[Rev 03] RFR: 8217472: Add attenuation for PointLight

Kevin Rushforth kcr at openjdk.java.net
Fri Apr 24 01:52:26 UTC 2020

On Sat, 18 Apr 2020 15:45:32 GMT, Kevin Rushforth <kcr at openjdk.org> wrote:

>> I discussed this with a graphics engineer. He said that a couple of branches do not have any real performance impact
>> even on modern mobile devices, and that, e.g., on iOS 7 using half floats instead of floats was improving shader
>> execution dramatically. Desktops with NVIDIA or AMD and even Intel modern cards can process dozens of branches with no
>> significant performance degradation.  He suggested actually to have all the light types in a single shader file
>> (looking ahead here). He also suggested not to permute on shaders based on the number of lights and just pass in a
>> uniform for that number and loop over it. The permutations on the bump, specular and self illuminations components are
>> correct (not sure we are not doing that for the diffuse component). If we add later shadows, which is not on my near
>> to-do list, then we should permute there.  It also depends on our target hardware. If we take into account hardware
>> from, say, 2005 then maybe branching will cause significant performance loss, but that hinders our ability to increase
>> performance for newer hardware. What is the policy here?  I have a Win10 laptop with a GeForce 610M that I will test
>> this weekend to see if the mobile NVidia cards have some issue.
> I think most of those are good suggestions going forward. As for the performance drop, the only place we've seen it so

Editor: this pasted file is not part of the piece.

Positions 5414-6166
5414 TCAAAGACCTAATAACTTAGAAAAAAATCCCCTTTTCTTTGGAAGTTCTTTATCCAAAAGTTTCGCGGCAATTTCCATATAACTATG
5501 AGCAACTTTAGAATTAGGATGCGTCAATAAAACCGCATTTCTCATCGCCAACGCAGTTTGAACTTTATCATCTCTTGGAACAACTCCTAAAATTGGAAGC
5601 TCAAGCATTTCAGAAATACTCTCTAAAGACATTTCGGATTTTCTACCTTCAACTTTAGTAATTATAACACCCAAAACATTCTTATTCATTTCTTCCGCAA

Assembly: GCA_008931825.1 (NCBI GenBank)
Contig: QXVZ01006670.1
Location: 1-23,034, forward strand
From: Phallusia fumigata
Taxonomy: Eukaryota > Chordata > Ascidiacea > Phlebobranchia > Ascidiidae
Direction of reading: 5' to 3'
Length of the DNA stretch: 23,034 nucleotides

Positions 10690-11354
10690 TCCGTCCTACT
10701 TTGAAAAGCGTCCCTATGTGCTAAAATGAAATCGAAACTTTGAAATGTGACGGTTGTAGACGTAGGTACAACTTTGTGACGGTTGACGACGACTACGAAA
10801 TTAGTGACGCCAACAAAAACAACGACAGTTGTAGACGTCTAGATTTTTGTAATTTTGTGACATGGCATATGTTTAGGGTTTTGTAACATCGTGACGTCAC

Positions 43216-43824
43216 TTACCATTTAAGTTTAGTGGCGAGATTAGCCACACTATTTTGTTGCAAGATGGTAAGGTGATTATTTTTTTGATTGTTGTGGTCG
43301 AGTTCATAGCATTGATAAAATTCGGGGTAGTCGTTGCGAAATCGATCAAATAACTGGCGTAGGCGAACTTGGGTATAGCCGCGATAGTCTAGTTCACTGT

> far is on graphics accelerators that are a few years old by now. Integrated graphics chipsets (such as Intel HD) either
> old or new seem largely unaffected by the shader changes. What we are missing is performance metrics from newer
> graphics accelerators on Mac and Windows.  Even with the performance drop on older graphics devices, I'm leaning
> towards not having the shaders to be shaders to be doubled, since this is an artificial stress test with huge quads. If
> we could get performance data from a couple more recent graphics accelerators that would be best.

Here is a slightly modified test program. It fixes a compilation error in the previous, and also adds a system property
to set the number of quads:

It creates 200 quads by default. If you need to increase this or decrease it to get something in the ~ 10 fps range you
can do that with `-DnumQuads=NNNN`.



PR: https://git.openjdk.java.net/jfx/pull/43

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